Curmudgeon's "Opening Times" Column - October 2005
A captive market is no guarantee of trade for a pub
RECENTLY there were reports that a local pub was to close and the site be sold off for housing. Someone expressed surprise that it hadn't been more successful given all the people living close by. But the pub trade doesn't necessarily work like that, and the idea that people come home from work, have their tea and then go out to the local is less and less representative of real-world patterns of pubgoing.
There are plenty of local examples of pubs that have closed despite being in the middle of densely populated areas with few other pubs nearby, such as the Wembley in Adswood and the Fallowfield. Obviously in some locations the pubs concerned have had problems of disorder, but that can't apply to places like the Bleeding Wolf in leafy Hale where the site proved just too attractive for a development of flats, while the former Blue Bell in Wilmslow is now a Majestic Wine Warehouse.
There is a story behind every pub closure, but it is clear that plonking a pub down in the middle of a housing estate is no guarantee of success, despite the large potential market. The locations where pubs are thriving tend to be in town and city centres, and in suburban hubs like Cheadle and Didsbury, where they are more visible, there is more passing trade, and they feed on others' success. In contrast, the estate pub in the midst of its sea of under-used car park often looks more like a beached whale.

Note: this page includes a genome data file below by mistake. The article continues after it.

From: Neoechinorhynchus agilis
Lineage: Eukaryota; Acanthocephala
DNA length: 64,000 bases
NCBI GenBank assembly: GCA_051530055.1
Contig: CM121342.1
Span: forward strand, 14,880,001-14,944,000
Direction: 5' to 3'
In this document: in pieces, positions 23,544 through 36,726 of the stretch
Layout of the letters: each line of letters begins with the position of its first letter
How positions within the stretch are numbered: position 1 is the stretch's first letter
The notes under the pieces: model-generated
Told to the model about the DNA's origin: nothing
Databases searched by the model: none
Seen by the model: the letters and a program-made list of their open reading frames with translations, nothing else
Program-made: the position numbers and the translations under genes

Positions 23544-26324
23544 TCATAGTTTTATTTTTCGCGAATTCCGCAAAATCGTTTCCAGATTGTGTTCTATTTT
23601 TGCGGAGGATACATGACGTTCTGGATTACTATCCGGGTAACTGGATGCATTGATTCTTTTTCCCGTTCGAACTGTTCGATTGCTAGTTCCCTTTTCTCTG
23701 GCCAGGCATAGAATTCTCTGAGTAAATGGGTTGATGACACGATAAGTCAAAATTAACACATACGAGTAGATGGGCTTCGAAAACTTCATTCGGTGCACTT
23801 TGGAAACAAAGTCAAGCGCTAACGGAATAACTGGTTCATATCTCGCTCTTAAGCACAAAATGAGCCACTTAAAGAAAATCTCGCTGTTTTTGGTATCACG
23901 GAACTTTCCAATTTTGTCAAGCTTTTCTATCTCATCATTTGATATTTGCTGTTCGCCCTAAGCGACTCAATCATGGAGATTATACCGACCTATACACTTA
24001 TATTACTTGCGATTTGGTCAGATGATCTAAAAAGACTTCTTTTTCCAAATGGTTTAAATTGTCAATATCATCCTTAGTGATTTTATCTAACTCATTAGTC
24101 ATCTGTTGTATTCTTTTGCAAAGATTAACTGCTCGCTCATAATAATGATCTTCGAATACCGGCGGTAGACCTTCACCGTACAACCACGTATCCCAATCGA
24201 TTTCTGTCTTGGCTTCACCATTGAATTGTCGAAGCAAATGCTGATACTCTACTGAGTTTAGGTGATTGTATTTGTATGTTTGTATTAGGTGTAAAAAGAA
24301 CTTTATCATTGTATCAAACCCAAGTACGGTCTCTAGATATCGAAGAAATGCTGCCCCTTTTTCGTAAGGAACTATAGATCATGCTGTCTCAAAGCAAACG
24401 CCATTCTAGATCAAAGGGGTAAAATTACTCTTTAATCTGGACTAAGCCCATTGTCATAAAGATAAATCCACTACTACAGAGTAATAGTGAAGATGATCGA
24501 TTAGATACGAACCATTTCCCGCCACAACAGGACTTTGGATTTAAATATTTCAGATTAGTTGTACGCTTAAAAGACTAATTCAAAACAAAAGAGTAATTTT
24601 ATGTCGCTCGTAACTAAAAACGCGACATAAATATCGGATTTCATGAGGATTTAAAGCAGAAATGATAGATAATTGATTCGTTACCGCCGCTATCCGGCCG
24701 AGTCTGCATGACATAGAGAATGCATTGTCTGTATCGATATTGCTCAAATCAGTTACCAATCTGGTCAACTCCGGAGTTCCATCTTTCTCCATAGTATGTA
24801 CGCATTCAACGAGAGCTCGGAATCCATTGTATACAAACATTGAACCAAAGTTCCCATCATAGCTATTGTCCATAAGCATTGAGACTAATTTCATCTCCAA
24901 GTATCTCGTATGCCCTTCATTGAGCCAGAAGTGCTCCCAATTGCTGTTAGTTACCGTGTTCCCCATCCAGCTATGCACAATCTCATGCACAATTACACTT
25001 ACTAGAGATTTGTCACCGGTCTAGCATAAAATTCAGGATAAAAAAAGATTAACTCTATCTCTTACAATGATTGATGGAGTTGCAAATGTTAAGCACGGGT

Technique and appearance are important when pulling a pint
EARLY EDITIONS of the “Good Beer Guide” contained various stock phrases such as “keen licensee” that in reality meant little or nothing to the prospective visitor to a pub. But one that has far more present-day relevance is “a well-presented pint”.
On the face of it, this may seem to be a meaningless platitude, but how often do you go in a pub and find that your pint has been pulled in a totally incompetent manner? Either the sparkler has been loosened or removed, so you end up with a pint of flat glop, or there is an airlock in the line, and the bar staff are sawing away at the pump and producing a glass full of froth. I have even seen some bar staff deliberately leaving the head a quarter of an inch below the brim in a brim measure glass.
The way to do it is to pull at the pump slowly and steadily, and then to ensure the final drop is squeezed out just as the head is on the point of overflowing the glass. That way, you will truly get a “well-presented pint”. And having bar staff who actually drink real ale and know what the discerning customer expects must be a step in the right direction.